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He was young and homeless. The Ali Forney Center gave him⁠—and other LGBTQ youth⁠—hope.
Capital One
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Capital One

In 2015, Skye Adrian became homeless. 19-years-old, gay and a recent New York City immigrant, he had no one to count on for support.

Skye AdrianCapital One

Until four years ago, Skye lived on the Caribbean island nation of Jamaica, which began to feel less and less safe for him due to the anti-LGBTQ laws that govern the country. Being a gay man in Jamaica is criminalized and can carry a jail sentence. For Skye, that was no way to live.

"I was tired of trying to be who I wasn't," he says. "I was tired of trying to change myself. I was tired of having to always watch my back just because of how I am—how I walk, how I talk, how I dress."

So Skye moved to New York City. He'd expected to live with family, but that quickly became a challenging situation. When he found himself homeless, he didn't want to go to a shelter because of the stigmas and stereotypes associated with living in one. Skye tried couch-surfing with a friend, but that arrangement became impossible quickly.

"Maybe a week or two of staying with my friend, he texted me that if I don't have sex with him or his friend, then I wouldn't be able to stay there," Skye says.

Unfortunately, this type of exploitation isn't uncommon. According to the National Coalition for the Homeless, LGBTQ homeless youth are more likely than their straight counterparts to be forced to exchange sex for a place to sleep. More than 58% of homeless LGBTQ youth have been sexually victimized.

Skye knew he had to get out of his situation, but his worries about a shelter weren't unfounded. Many homeless youth who identify as LGBTQ have been mistreated at traditional homeless shelters—especially if those shelters are primarily geared towards adults.

Skye needed help, and the Ali Forney Center (AFC) was there for him.

The Ali Forney CenterCapital One

AFC is a different type of shelter system. Founded in 2002 in memory of a homeless gender non-conforming youth who sought justice for his peers, AFC was created to keep LGBTQ kids on the street safe, give them the tools they needed to thrive, and provide medical, psychological, and case management services. It's now the largest organization in the country dedicated to helping homeless LGBTQ youth.

"The idea was to open a shelter that was LGBTQ supportive," says Alex Roque, AFC's Director of Development. "We opened in the basement of a church with six cots. Our first night, we had 20 young people waiting for those six beds, and within a very short period of time, it became 100 young people waiting for those six beds. Within about six months we'd seen about 1,000 young people trying to get into those six beds."

Today, AFC has 19 locations throughout New York City. It helps more than 1,400 teens a year, and operates a drop-in shelter that's open 24 hours a day, 7 days a week, 365 days a year that serves as a point of entry for any LGBTQ youth looking for support. For teens that don't have a safe place to sleep, the center isn't just a beacon—it's a lifesaver.

"LGBTQ young people are eight times more likely to be homeless than non-LGBTQ young people," Roque says. "Once homeless, LGBTQ youth are also eight times more likely to experience violence in the streets. They are also more likely to experience substance abuse and HIV infection as well as suicidal ideation."

When Skye came in for an intake interview at AFC, his fears lessened.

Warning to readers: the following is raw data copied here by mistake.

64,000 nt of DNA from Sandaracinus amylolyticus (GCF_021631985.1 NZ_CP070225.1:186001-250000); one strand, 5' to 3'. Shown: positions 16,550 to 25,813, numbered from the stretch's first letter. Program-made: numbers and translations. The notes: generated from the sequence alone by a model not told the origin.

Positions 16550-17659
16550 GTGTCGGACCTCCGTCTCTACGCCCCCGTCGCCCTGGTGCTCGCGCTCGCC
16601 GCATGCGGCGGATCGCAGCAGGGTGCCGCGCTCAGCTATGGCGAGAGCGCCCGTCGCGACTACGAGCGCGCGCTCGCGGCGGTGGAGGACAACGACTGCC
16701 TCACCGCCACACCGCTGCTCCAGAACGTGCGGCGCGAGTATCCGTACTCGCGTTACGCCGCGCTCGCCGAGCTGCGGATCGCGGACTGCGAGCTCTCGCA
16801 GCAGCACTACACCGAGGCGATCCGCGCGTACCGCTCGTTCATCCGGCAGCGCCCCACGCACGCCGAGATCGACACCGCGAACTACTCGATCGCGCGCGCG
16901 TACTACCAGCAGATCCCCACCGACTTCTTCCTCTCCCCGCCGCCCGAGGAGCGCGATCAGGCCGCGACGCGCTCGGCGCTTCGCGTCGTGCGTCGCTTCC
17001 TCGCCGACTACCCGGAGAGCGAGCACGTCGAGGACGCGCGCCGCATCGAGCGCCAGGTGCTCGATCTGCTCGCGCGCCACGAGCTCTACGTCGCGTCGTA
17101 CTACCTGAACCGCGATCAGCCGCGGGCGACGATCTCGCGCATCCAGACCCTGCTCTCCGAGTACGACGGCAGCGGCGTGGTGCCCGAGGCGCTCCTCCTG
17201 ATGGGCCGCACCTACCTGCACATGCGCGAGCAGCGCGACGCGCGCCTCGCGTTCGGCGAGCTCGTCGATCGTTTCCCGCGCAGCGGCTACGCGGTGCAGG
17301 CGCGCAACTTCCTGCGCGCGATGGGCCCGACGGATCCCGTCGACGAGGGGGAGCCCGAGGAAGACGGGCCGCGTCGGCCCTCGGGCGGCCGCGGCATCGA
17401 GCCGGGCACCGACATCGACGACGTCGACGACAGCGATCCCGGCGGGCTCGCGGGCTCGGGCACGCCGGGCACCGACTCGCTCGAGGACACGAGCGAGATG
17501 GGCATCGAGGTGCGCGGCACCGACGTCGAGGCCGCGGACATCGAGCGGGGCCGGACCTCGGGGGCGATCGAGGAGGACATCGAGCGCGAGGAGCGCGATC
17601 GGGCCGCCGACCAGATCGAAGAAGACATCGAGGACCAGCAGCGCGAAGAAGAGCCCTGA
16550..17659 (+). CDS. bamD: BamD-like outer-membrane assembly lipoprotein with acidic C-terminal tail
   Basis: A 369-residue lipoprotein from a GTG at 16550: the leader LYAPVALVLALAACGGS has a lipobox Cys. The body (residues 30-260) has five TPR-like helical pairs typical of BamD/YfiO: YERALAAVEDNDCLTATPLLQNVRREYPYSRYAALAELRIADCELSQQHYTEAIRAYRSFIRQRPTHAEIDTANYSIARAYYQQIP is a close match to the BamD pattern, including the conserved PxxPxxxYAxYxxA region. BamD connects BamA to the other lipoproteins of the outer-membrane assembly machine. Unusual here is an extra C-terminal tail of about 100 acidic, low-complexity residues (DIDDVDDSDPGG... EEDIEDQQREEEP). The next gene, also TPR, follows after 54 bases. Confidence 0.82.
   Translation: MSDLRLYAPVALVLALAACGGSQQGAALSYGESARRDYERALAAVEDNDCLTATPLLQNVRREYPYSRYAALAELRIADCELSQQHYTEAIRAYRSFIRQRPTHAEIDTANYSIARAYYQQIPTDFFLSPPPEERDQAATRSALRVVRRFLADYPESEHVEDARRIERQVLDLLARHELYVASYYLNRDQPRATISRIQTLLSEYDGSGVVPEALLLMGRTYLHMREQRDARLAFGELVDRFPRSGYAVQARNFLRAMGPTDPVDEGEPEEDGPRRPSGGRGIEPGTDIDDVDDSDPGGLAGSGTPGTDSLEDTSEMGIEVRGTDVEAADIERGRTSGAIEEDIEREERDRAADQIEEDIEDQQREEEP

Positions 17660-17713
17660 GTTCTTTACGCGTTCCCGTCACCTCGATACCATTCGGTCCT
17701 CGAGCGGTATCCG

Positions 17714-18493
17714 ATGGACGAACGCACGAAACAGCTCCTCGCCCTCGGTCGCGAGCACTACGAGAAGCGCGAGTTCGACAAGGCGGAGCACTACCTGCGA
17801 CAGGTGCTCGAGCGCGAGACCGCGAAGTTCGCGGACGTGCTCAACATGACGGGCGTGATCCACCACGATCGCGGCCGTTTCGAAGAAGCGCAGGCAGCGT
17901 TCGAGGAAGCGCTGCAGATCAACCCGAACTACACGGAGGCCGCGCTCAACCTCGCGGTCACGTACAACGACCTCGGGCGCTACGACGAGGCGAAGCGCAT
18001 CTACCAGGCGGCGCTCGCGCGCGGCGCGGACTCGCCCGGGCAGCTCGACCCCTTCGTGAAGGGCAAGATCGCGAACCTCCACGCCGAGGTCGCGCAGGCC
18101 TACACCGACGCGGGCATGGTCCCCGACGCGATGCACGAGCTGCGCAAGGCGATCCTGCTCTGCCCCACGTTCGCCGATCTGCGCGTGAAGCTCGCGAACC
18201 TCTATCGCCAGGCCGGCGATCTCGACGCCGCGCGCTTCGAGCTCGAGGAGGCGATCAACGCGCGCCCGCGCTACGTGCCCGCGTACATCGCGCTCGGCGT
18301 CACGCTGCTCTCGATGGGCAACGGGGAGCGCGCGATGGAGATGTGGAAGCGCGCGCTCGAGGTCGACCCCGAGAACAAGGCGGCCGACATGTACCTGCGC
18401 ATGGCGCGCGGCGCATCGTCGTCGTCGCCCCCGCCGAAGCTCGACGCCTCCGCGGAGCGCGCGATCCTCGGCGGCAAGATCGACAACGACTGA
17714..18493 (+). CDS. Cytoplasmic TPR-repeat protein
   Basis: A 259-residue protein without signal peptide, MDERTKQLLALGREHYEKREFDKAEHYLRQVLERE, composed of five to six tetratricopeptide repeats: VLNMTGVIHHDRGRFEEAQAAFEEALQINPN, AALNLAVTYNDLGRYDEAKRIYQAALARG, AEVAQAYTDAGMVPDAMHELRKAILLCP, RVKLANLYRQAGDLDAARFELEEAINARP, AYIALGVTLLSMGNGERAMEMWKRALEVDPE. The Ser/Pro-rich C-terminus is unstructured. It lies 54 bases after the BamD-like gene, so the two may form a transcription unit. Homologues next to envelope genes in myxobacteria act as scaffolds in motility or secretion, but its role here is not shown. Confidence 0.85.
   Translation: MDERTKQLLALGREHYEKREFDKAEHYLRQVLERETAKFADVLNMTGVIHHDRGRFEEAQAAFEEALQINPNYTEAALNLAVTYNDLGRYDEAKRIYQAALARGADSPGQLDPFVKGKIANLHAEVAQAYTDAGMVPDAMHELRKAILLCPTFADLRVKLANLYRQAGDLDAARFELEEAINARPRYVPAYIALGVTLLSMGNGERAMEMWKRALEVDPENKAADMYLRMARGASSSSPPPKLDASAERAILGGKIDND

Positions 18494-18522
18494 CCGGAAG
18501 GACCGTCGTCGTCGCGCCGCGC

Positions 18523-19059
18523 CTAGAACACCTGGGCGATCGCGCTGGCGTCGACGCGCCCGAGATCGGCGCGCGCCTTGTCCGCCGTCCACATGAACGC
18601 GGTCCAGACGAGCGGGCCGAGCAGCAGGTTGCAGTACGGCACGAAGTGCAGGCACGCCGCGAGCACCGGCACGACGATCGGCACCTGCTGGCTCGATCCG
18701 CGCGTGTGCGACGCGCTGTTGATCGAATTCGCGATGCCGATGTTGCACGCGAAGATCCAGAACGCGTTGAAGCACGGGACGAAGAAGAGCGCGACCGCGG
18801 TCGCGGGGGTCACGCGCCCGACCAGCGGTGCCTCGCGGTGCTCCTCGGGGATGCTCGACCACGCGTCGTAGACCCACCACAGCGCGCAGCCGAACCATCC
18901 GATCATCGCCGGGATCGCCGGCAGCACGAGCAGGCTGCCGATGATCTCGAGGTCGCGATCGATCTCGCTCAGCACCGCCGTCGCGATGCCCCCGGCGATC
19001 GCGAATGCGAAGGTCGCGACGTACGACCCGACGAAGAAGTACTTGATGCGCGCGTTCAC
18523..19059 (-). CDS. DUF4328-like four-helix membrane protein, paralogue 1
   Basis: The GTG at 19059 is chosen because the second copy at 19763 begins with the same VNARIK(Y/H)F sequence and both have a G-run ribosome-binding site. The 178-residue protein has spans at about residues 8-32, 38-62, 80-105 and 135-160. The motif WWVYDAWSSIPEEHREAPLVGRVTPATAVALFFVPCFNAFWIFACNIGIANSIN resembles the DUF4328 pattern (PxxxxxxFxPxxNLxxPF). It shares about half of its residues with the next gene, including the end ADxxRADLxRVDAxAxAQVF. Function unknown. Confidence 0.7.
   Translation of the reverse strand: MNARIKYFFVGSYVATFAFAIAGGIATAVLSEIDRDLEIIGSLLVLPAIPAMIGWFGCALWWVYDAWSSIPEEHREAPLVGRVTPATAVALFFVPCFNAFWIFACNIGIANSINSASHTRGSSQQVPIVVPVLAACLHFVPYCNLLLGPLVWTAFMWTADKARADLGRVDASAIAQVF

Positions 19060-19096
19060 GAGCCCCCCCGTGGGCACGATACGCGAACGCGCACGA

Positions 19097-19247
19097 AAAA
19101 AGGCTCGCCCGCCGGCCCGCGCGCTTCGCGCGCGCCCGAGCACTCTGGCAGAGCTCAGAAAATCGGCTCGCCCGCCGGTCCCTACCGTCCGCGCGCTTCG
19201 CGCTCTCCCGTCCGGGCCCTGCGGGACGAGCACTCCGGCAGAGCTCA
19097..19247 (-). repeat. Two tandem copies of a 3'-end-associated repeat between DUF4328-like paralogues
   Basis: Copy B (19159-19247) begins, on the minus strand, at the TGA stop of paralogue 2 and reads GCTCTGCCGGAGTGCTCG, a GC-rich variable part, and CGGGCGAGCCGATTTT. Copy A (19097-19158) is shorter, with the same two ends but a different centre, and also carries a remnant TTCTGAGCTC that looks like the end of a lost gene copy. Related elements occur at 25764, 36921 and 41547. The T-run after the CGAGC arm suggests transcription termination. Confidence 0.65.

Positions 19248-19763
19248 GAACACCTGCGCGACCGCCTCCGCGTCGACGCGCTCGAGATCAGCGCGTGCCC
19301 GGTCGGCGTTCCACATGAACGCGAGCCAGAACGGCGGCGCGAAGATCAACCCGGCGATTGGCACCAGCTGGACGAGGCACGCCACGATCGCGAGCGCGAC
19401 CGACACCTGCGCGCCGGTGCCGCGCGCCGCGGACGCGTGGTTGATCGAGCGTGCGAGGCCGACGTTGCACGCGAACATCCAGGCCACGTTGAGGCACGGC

The Ali Forney CenterCapital One

From his first moments at AFC in Harlem, he knew he would be taken care of. He was immediately put at ease by AFC's commitment to justice for LGBTQ youth, and the services he was offered quickly made him feel safer than he had felt in a long time. "It was a beautiful experience," he says.

During his first visit, Skye was connected to a case manager who assessed his needs. His case manager also worked with Skye to help him find housing, legal aid, and work. There was also a medical clinic on-site, so Skye knew exactly where he could go if he needed to see a doctor or speak to a counselor about his mental health.

When Skye needed support concerning his rights as an immigrant, AFC had a representative from the Urban Justice Center come in to help. And through his involvement with AFC's Learning, Employment, Advancement, and Placement program (LEAP), Skye gained valuable job and networking skills, all while being paid for his participation.

"One of the major issues for an immigrant is a consistent or steady source of income," Skye says. "That's not necessarily a reality for most immigrants. The center made that a reality for me."

AFC's partnership with Capital One is helping create that reality for more and more of its clients.

An event at The Ali Forney CenterCapital One

LEAP is made possible through AFC's work with several state agencies and Capital One's Future Edge initiative, which bridges the gaps between underserved communities and technology—helping people master the skills they need to succeed in the 21st century economy. The LEAP program, Alex Roque says, is perhaps AFC's most concrete response to homelessness.

He adds: "A lot of the work that we do is stabilizing, helping to heal, addressing trauma, addressing substance abuse; but no other program that we offer is really focusing directly on building skills towards [helping clients gain] the independence they would like for themselves."

Capital One provides financial support for LEAP and their associates volunteer directly with AFC clients. "The Capital One partnership specifically supports the financial literacy, financial mobility, financial engagement and financial development of our young people," Roque says.

"The program includes helping our young people understand what opening a bank account means, helping young people understand what budgeting means, and what establishing credit means and why it's important."